Bullying in the Music Classroom: What Music Teacher Educators Need to Know


Jared R. Rawlings, Stetson University



Bullying behavior is a public health problem that occurs at relatively high frequencies among adolescents with significant short-term and long-term consequences (Espelage, Holt, & Poteat, 2010). Consequently, bullying interferes with the primary academic mission of schools. Researchers investigating issues of bullying in schools work to prevent these antisocial-aggressive behaviors by promoting a positive developmental and learning environment for youth (Catalano, et al., 2003). Despite the wealth of knowledge available about bullying behaviors, little information is known about fine arts student populations (Elpus & Carter, 2013) and only two studies have investigated bullying with music populations, specifically band (Rawlings, 2014, 2015). Therefore, the purpose of this interactive session for the 2015 SMTE Symposium is to present current research about bullying behaviors, explain documented cases of and spaces for aggression in music classrooms, and model practices for implementation throughout preservice music teacher coursework. The proposed format includes presentation of the extant research related to music teacher education, demonstration of preservice teacher activities, and discussion groups.


The first part of this session defines bullying behavior as a sub-category of antisocial-aggression, presents information about the prevalence of bullying, and identifies specific behaviors documented from research in American public schools. The second part of this session explains the individual and school-level correlates associated with aggression in music classrooms. Specifically, documented cases of and spaces for aggression are selected for presentation as representative of the extant research in music education. The concluding segment of this session models preservice teacher practices including guided observation protocols for viewing video excerpts, stimulated recall exercises, school climate assessments, and identifies resources for further information regarding the behavioral intervention strategies.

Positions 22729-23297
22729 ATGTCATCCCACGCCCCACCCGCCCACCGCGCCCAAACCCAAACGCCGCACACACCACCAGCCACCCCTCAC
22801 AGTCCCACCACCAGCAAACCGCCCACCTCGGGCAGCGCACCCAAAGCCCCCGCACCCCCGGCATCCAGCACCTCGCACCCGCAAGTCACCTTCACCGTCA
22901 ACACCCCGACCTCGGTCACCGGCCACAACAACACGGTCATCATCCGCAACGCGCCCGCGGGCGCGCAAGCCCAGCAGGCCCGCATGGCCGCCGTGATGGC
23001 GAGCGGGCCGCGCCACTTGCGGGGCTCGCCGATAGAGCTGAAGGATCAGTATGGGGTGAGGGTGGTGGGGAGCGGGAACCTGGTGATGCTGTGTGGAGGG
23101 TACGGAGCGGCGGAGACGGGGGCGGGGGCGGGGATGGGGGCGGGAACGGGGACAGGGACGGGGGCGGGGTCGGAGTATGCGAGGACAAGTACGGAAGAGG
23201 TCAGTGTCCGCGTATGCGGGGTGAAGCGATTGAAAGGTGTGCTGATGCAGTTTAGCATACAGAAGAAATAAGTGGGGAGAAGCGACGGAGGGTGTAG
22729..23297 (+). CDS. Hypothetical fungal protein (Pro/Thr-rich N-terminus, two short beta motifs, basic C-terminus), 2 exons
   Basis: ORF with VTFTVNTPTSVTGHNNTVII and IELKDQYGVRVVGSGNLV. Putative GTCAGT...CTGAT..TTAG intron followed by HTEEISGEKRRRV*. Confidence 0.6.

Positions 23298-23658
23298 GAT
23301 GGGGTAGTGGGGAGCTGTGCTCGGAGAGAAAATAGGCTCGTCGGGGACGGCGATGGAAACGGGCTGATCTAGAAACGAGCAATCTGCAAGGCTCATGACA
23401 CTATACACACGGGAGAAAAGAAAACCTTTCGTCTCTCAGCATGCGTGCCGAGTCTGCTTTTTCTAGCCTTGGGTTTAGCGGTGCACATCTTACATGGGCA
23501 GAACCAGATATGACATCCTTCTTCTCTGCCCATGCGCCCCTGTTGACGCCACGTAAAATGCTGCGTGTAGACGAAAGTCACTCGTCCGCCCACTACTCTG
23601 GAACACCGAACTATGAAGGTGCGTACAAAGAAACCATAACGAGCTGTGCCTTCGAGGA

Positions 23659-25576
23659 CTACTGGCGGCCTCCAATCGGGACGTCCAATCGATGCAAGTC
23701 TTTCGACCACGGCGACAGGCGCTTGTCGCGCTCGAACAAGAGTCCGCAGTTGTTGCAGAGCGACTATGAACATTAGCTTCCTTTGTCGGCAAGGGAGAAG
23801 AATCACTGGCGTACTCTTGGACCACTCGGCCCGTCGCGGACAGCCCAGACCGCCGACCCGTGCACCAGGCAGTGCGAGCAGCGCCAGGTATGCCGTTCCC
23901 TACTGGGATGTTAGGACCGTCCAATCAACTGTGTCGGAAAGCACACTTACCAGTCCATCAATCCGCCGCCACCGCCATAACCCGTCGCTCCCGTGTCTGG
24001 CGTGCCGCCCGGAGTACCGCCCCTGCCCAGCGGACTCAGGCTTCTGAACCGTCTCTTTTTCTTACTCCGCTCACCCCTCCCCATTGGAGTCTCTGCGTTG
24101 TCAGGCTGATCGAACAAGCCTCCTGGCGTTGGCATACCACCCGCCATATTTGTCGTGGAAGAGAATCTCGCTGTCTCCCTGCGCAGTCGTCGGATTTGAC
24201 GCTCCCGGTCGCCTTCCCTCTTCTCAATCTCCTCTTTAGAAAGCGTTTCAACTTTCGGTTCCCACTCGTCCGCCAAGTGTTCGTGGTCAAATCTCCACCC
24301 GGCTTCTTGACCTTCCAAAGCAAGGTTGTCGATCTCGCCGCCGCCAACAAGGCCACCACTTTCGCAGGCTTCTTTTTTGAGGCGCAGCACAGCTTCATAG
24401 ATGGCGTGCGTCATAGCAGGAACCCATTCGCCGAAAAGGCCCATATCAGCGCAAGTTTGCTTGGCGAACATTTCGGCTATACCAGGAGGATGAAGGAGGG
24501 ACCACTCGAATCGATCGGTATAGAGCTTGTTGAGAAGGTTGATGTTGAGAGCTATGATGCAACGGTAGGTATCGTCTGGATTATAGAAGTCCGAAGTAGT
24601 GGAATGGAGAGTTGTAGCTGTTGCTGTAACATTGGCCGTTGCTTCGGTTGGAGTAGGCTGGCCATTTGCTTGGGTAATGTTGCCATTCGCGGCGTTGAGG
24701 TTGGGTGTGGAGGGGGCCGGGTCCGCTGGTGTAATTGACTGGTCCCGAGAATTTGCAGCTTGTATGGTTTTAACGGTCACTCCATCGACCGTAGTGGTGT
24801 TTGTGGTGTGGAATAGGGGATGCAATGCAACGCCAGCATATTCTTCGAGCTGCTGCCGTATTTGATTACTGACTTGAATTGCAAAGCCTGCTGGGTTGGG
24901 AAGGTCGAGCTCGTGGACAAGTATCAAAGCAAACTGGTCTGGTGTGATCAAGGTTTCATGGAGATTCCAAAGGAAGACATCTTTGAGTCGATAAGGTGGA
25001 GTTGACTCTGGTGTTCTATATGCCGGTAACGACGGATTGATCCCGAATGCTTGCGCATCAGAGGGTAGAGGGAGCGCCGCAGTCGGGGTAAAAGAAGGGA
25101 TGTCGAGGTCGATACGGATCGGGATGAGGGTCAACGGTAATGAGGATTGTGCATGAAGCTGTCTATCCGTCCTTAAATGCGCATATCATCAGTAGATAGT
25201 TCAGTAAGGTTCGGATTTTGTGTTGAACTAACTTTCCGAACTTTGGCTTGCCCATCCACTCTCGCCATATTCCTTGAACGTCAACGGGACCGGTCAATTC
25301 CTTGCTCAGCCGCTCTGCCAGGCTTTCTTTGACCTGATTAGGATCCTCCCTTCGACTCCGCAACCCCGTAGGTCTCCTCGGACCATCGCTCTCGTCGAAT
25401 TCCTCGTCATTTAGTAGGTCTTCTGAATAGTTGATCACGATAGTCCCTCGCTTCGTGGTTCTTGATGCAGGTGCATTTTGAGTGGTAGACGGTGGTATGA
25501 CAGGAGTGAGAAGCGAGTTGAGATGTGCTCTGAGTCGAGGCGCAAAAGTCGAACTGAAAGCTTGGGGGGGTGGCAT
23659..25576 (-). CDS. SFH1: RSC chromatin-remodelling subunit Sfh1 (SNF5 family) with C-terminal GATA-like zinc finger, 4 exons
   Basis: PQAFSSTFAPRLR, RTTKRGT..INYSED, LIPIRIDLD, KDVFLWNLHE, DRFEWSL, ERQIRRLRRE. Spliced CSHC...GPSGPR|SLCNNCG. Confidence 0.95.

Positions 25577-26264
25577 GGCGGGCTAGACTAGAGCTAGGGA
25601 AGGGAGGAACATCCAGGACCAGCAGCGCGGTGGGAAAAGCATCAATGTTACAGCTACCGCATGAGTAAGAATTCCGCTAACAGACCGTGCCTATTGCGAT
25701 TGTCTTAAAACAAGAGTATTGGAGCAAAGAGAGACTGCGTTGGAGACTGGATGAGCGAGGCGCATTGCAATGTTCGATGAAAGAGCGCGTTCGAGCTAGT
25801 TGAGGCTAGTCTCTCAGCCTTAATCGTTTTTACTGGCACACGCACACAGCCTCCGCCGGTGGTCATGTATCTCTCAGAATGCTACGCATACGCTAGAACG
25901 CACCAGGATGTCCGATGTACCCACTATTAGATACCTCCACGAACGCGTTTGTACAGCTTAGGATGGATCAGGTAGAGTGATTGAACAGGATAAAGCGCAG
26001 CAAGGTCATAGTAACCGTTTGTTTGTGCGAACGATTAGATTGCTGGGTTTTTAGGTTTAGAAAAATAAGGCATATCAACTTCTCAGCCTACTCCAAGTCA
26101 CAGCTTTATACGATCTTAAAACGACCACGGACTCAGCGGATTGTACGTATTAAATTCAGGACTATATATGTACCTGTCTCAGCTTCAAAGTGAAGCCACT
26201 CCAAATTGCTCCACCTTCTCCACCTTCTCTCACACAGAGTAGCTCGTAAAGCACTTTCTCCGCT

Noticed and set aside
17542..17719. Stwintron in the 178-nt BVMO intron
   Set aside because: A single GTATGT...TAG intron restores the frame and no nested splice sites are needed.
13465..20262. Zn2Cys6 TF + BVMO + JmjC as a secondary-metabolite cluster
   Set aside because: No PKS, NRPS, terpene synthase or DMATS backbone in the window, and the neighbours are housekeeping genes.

The aim of this session contributes to the theme of the 2015 symposium by highlighting a voice rarely included at music education conferences. Participation in music classes during adolescence may be a risk factor to positive development and music teacher educators should be aware of the tensions that potentially exist with American public schools. Broadly conceived, this session would contribute to two ASPAs, Cultural Diversity and Social Justice and ostensibly School/University Partnerships; however, it may be plausible to also extend the purpose of this session to additional ASPAs.



Catalano, R. F. et al. (2003). Raising healthy children through enhancing social development in elementary school: Results after 1.5 years. Journal of School Psychology (41)1, 143-164.

Elpus, K., & Carter, B. A. (2013, April). Are arts students more likely to be bullied? The prevalence of bullying among arts participants. Paper presented at the Annual Meeting of the American Educational Research Association. San Francisco, CA.

Espelage, D. L., Holt, M. K., & Poteat, V. P. (2010). Individual and contextual influences on bullying. In J. L. Meece & J. S. Eccles (Eds.), Handbook of research on schools, schooling, and human development (pp. 146-159). New York: Routledge.

Rawlings, J. R. (2014). Understanding bullying from inside the band classroom. Manuscript submitted for publication.

Rawlings, J. R. (2015). The effects of middle school band participation on the relationship between perceived connectedness, self-reported bullying behaviors, and peer victimization (Unpublished doctoral dissertation). University of Michigan, Ann Arbor.